Reporters have the potential to be very interesting characters for a film or television show: they're motivated to get the "scoop" on events that other people may or may not want revealed, and they're not bound by the same restrictions as police or other official investigators – they want the story, not necessarily proof that will stand up in court – so they can get a plot rolling with their investigations. And since the newspaper has to come out day after day, there's always more news that has to be dug up... the perfect premise for a weekly TV series.
That, at least, is what the Australian series Mercury has going for it, and if you're fascinated by the whole world of journalism and investigative reporting, it may even be enough. The "Mercury" of the show's title refers to the Sunday Mercury, a fictitious weekly newspaper in Melbourne, Australia whose staff, led by editor Bill Wyatt (Geoffrey Rush) is dedicated to ferreting out the most juicy stories, whether they're political, criminal, or human-interest. The "political" direction of many of the stories doesn't make the current government administration very happy, of course... and come to think of it, the newspaper's attention to scandal and corruption ruffles a lot of feathers in general.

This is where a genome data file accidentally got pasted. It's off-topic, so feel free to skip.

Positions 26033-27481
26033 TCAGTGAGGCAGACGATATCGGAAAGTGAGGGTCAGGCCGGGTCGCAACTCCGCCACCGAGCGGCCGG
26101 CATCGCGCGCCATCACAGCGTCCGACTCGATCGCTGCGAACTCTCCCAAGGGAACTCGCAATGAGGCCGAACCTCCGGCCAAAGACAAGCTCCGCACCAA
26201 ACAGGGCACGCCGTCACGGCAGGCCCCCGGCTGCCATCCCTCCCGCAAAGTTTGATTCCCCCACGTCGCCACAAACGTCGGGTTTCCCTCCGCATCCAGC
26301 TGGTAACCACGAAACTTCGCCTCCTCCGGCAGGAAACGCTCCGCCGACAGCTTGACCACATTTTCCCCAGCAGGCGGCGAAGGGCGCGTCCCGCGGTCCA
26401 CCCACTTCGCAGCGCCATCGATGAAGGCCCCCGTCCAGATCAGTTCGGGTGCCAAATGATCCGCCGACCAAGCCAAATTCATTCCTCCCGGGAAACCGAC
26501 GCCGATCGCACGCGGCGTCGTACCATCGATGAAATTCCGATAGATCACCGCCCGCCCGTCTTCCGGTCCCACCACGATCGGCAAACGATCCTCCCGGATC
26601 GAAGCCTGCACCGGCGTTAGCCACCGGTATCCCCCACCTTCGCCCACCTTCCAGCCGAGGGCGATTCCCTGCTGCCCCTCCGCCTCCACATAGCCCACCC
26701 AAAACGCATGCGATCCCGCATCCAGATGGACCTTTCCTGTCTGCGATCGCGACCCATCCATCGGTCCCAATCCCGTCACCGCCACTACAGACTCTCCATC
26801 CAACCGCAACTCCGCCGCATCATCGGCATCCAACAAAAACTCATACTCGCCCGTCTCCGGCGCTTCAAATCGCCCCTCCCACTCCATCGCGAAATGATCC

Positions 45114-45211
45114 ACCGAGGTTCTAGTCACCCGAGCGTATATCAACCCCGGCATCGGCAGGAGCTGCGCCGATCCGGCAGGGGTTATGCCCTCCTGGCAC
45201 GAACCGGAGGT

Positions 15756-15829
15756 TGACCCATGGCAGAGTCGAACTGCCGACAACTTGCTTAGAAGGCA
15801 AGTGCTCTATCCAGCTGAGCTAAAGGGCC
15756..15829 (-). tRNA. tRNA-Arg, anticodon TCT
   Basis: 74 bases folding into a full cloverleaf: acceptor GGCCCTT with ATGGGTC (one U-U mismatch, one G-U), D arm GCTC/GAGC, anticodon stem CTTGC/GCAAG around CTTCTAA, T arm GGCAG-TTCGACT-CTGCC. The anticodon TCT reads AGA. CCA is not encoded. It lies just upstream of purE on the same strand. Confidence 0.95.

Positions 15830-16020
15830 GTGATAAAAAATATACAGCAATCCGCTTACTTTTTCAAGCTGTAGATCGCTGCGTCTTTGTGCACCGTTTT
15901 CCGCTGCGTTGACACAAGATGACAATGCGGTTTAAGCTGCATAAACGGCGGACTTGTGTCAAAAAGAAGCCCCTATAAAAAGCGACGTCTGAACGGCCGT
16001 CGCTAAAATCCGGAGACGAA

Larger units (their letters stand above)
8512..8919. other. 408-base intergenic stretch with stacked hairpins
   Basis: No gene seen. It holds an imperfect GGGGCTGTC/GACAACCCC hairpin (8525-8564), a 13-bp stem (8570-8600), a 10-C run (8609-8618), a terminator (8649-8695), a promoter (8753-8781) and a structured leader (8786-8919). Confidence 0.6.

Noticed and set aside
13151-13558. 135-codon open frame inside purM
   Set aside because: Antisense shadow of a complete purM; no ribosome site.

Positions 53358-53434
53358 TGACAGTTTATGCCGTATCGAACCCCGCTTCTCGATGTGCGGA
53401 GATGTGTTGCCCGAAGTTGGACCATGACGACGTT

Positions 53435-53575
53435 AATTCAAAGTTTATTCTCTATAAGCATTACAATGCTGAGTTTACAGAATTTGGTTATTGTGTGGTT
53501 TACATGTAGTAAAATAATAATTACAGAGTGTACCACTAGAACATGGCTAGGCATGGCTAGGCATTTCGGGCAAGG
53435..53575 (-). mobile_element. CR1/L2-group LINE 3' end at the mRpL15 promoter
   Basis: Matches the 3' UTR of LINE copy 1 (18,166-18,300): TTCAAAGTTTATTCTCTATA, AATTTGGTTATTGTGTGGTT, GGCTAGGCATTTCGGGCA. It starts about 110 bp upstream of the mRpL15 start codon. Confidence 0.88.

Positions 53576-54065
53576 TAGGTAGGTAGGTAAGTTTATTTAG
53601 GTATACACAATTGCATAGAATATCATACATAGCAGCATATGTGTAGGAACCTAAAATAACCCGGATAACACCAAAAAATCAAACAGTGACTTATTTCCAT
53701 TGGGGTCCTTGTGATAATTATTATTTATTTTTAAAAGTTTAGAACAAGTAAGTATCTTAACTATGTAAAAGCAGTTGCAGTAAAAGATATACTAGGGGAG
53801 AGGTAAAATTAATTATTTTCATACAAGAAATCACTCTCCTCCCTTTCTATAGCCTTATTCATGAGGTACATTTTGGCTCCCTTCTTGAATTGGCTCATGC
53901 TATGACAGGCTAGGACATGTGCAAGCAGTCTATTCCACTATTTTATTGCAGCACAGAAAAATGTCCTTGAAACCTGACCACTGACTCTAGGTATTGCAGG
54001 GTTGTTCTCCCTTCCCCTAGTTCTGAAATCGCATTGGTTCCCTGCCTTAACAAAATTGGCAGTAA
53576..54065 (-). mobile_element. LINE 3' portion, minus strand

Over the course of the three episodes included on this set (yes, only three), we see the large staff of the Mercury chasing down a variety of stories. That's where I found the gap between "idea with potential to be interesting" and "actual execution of that idea" to appear. Mercury's newsroom may in fact be a very realistic one, with a large and busy staff, and with a number of different assignments being worked on at any given moment. But in terms of telling an interesting story, these elements serve as stumbling blocks for the viewer.